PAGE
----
Each week, since the lockdown began, Fr Ron has been writing a mid-week letter, in addition to the reflections on the Sunday readings. Here are all his letters.
Letter 56 – 14th April 2021
My earliest memories of my Father was of a very young slim blonde man who was very agile and strong and could work all day and still come home and dig our vast garden as he loved growing vegetables. As a young boy to pick those peas fresh from the pod, fresh as the moment when the peas when pop as an old advert used to say. The taste of those fresh peas was divine, in fact you could work your way along the line munching peas popping the pods before Mum shouted hey stop! Mum would cook fresh peas runner beans new potatoes fresh carrots and maybe mashed parsnips with chops how yummy was that!
Many people said that my Dad as a young man looked like Prince Philip and indeed, he did, they were from that same generation who had been through a calamitous war and although in very differing circumstances, those old pictures of men in uniform marrying their sweethearts is in many an old album. You see we were all in it together. I was born after the war was finished but my Sisters were on the cusp of rationing and the monochrome look of a country that had fought and won and yet now had to rebuild our shattered cities and towns. I must say I knew little of any of it as I was born as we were looking ahead to a new world, with a young Queen Elizabeth and her dashing husband that was all I and my friends at school knew as we stood to sing the National Anthem at school, we were all together. I thought that all Kings and Queens were young and beautiful like our Queen and Prince Philip as they were portrayed on all the stamps and the coins. I was an avid collector of stamps and the Royal Mint issued many new collections, so from King Edward stamps which my dear dad had in a tin for posting letters home to Mum from the war to the little penny Queen Elizabeth stamps and later World Cup Winners, I saved them all avidly getting my stamp hinges and sticking them in! There is a super one of the Silver Wedding Anniversary with the Queen and Prince Philip side faced showing a united couple who faced the world in heading up our Royal Family.
Now that our Prince Philip has died, we are reminded that Prince Philip had a strong Christian faith himself converting from the Greek Orthodox faith to the Church of England upon marrying Queen Elizabeth 2nd. Prince Philip was baptized into the Greek Orthodox Church and brought up in a devoutly religious family. His great- aunt died for her faith, while his mother, Princess Alice of Battenberg, became a nun after she was widowed. She created a private chapel for herself in Buckingham Palace which was dismantled following her death in 1969. She can be seen dressed as an Orthodox nun on the balcony of Buckingham Palace in photographs on various public occasions in the 1950’s. Her remains were buried at a Russian Orthodox convent in Jerusalem, as she had wished.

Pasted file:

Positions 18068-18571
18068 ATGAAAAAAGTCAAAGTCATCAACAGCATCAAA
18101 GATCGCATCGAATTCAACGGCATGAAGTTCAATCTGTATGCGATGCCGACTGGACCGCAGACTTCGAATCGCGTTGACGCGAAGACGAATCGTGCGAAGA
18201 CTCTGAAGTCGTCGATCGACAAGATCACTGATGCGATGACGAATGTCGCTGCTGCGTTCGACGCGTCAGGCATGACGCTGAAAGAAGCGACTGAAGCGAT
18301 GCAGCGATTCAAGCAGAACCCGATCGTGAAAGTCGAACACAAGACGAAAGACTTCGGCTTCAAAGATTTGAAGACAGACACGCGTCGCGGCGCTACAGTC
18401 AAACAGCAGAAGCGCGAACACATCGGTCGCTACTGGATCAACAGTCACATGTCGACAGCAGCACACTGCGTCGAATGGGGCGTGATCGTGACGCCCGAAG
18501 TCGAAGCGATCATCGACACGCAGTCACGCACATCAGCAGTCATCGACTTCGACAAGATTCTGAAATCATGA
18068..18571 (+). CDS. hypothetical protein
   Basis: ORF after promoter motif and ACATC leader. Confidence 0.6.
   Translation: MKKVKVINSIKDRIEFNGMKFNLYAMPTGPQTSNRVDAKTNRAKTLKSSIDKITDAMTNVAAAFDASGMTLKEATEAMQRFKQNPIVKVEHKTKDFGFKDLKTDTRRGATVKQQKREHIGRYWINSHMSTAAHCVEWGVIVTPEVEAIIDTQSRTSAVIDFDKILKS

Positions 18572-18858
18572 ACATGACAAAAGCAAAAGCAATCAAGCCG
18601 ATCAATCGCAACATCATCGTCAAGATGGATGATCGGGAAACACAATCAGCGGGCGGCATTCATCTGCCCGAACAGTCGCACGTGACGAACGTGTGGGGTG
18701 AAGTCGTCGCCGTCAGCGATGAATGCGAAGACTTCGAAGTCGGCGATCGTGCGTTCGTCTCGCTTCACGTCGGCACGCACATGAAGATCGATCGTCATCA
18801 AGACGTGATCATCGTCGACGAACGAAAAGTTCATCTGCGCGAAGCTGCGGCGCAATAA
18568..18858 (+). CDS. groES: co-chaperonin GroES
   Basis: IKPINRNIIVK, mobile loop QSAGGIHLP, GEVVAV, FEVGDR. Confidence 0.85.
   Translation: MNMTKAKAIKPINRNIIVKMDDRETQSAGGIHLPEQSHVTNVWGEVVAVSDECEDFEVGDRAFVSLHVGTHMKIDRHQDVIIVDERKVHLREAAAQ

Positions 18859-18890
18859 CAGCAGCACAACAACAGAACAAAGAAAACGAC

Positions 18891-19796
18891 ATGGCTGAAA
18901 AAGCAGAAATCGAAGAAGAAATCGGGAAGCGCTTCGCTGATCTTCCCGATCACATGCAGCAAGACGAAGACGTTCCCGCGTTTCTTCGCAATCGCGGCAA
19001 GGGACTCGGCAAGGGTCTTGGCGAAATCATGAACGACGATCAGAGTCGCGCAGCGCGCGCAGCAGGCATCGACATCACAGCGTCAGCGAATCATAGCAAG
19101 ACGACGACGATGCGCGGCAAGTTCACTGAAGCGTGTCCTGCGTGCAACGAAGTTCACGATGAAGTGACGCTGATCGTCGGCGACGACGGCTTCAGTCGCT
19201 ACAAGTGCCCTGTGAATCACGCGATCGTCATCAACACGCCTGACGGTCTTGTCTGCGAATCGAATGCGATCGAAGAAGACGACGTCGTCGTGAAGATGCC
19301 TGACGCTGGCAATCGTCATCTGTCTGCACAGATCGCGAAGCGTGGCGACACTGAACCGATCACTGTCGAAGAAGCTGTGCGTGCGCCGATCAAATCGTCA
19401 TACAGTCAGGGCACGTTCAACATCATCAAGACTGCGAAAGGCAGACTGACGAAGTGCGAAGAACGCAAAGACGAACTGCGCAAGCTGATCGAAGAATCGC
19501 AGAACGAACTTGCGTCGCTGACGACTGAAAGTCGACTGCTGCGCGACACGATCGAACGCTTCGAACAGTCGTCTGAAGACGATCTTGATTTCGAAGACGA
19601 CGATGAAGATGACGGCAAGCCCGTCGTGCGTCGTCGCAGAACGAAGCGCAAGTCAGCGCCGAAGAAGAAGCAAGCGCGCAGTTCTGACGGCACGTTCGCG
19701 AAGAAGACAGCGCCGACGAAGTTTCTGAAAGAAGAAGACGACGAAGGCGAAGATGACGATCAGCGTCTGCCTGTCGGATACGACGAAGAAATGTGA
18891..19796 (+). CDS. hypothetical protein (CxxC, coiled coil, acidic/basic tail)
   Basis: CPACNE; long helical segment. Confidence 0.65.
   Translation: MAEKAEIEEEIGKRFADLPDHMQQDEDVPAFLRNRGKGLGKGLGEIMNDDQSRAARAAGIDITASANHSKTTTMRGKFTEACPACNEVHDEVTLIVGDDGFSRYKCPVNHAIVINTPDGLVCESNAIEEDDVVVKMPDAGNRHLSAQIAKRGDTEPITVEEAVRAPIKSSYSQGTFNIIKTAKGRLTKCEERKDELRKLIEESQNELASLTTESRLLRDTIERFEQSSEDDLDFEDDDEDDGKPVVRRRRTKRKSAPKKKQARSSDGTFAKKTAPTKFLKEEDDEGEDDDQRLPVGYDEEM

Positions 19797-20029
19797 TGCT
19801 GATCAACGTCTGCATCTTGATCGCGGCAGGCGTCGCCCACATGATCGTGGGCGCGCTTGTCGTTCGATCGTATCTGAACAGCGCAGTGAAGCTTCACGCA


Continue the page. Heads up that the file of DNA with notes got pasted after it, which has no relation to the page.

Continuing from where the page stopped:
Therefore, for many of us post war children Prince Philip has been like a constant senior member of the family and his passing brings us time to stop remember and reflect.
A Prayer to our unchanging God.
Psalm 102 vs 25-27
In the beginning you laid the foundations of the earth,
and the heavens are the work of your hands.
They will perish, but you remain;
they will all wear out like a garment.
Like clothing you will change them
and they will be discarded.
But you remain the same,
and your years will never end
Fr. Ron Corne.
Letter 55 – 7th April 2021
ou know the smell of freshly laundered white sheets which have been pressed and put on the bed, or of the sea in the early morning at sunrise on the beach and a beautiful day or of the total freshness of a cool breeze blowing over the mountain tops! The Garden of the Resurrection where Mary first encountered the Risen Christ must have had a very new smell. The smell of a new creation and of the Resurrection! Luke 24 says, On the first day of the week, very early in the morning, the women took the spices they had prepared and went to the tomb. They found the stone rolled away from the tomb, but when they entered, they did not find the body of the Lord Jesus. While they were wondering about this, suddenly two men in clothes that gleamed like lightning stood beside them. In their fright the women bowed down with their faces to the ground, but the men said to them, “Why do you look for the living among the dead? He is not here; he has risen!